Tag Archives: bookstore

Witty Writer Book Buttons

I discovered early on that a really good way to learn about becoming a mystery writer was to attend writers’ conferences and conventions. Not only did I learn a lot, but I made lots of friends and had the opportunity to meet my favorite authors as I scampered between classes and also sessions where authors talked about their careers and experiences, and I saw awards being presented and interviews and speeches being made and then there was—shopping! Shopping? What’s shopping got to do with anything? Well, let me tell you.

Conventions always have a book store so fans can purchase the books authors talk about during the event and I did plenty of that. But not all book stores only sell books. One of my favorites sells puzzles, jewelry, clothing (including T-shirts), even tea pots and book buttons!

I have a small collection of clever book buttons mounted on ribbons that hang from a shelf in my office, just to the right of my work space. Whenever I pause to think or rest, I can’t help seeing those buttons. They make me smile, bring me back to where they were purchased, remind me of those writers who have fulfilled my life with their stories and friendships. But I digress.

Topics of book buttons are as varied as the authors who create them. Some are about writing itself, while others have to do with a furry pet assistant, or perhaps the problem of owning too many books, or they may be quotes by famous people.

The following fit that category:

“But for my own part, if a book is well written, I always find it too short.” —Jane Austen

“You can never get a cup of tea large enough or a book long enough to suit me.” —C.S. Lewis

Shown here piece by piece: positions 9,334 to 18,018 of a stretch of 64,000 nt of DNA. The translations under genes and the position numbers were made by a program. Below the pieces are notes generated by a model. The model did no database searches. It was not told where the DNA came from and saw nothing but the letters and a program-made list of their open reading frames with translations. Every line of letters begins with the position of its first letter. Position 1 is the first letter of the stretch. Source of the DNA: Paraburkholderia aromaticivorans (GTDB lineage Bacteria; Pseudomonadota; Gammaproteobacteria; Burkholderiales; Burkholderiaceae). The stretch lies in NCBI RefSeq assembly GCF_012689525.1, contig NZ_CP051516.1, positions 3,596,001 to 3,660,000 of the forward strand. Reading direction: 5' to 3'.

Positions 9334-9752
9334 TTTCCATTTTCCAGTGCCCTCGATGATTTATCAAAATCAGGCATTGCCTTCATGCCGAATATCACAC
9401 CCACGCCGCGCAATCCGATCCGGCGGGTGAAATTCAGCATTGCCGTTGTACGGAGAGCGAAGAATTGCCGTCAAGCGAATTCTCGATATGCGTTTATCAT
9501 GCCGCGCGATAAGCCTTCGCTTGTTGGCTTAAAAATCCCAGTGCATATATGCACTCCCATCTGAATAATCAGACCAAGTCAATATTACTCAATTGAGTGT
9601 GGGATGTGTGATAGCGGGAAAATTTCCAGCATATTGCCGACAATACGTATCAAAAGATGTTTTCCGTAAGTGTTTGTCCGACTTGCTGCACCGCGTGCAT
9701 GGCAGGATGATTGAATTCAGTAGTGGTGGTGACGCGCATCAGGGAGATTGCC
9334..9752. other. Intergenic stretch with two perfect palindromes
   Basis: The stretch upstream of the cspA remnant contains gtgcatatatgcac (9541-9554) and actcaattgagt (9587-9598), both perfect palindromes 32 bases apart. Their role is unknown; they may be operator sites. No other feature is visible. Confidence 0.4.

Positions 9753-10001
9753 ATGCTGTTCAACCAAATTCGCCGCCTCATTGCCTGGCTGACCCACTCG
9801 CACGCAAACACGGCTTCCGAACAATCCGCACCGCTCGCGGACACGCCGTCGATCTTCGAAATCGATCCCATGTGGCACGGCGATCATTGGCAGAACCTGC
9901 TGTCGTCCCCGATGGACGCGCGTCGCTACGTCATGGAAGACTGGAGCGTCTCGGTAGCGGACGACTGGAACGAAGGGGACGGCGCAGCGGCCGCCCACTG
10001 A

“I have always imagined that Paradise will be a kind of library.”   —Jorge Luis Borges

“To acquire the habit of reading is to construct for yourself a refuge from almost all the miseries of life.”  — W. Somerset Maugham

Since I write in the mystery field, cats are common in that genre.

To a cat, “No!” means “not while I’m looking.”

Cat hair is the new black.

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Or catchy phrases:

Books: the original search engine.

Lit Happens!

Grammar Police: To correct and serve

Grammar Ninja

Warning! Anything you say can and may be used as dialogue in my next book.

The book was better.

Don’t judge a book by its movie.

First drafts don’t have to be perfect. They just have to be written.

Writer’s block: when your imaginary friends won’t talk to you.

Some of my best friends are fictional.

My weekend is all booked.

If you walk a mile in my shoes you’ll end up at a bookstore.

Some more of my favorite book buttons below. Do you have favorites, too?

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Coco Ihle is the author of SHE HAD TO KNOW, an atmospheric traditional mystery set mainly in Scotland.

Join her here each 11th of the month

 

 

 

 

 

 

 

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You Can/Can’t Judge a Book by its Cover, by Carole Howard

In a bookstore in Paris, all cluttered with tomes, I was looking for Madeline … for my granddaughter. (She doesn’t speak French, but she does speak Madeline.) After I found the book I wanted, I wandered around, as if the books might be an insight into aspects of French culture. And indeed they were.

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I realized, with a shock, that the French really don’t judge a book by its cover.

Full disclosure: that’s a bit of an exaggeration. Truth is, there really are plenty of books with the same kind of eye-catching covers we have in the U.S. The ones in the photo are the old style (though a French friend tells me this kind of cover is coming back), when all the books had that same cream-colored cover. There might be an outline inside the edge, either red or blue, single or double line. The title/author might be in modestly-dressed Times Roman, or maybe something a tiny bit more exotic. But for the most part they were truly “plain vanilla.”

It started me wondering: is that a good thing?

Imagine: You’re in a bookstore, not looking for anything in particular, just engaging in some luxurious browsing. You’re drawn to the shelf of “New Fiction,” maybe. Or “Best Sellers.” Or – one of my favorites – “Staff Picks.”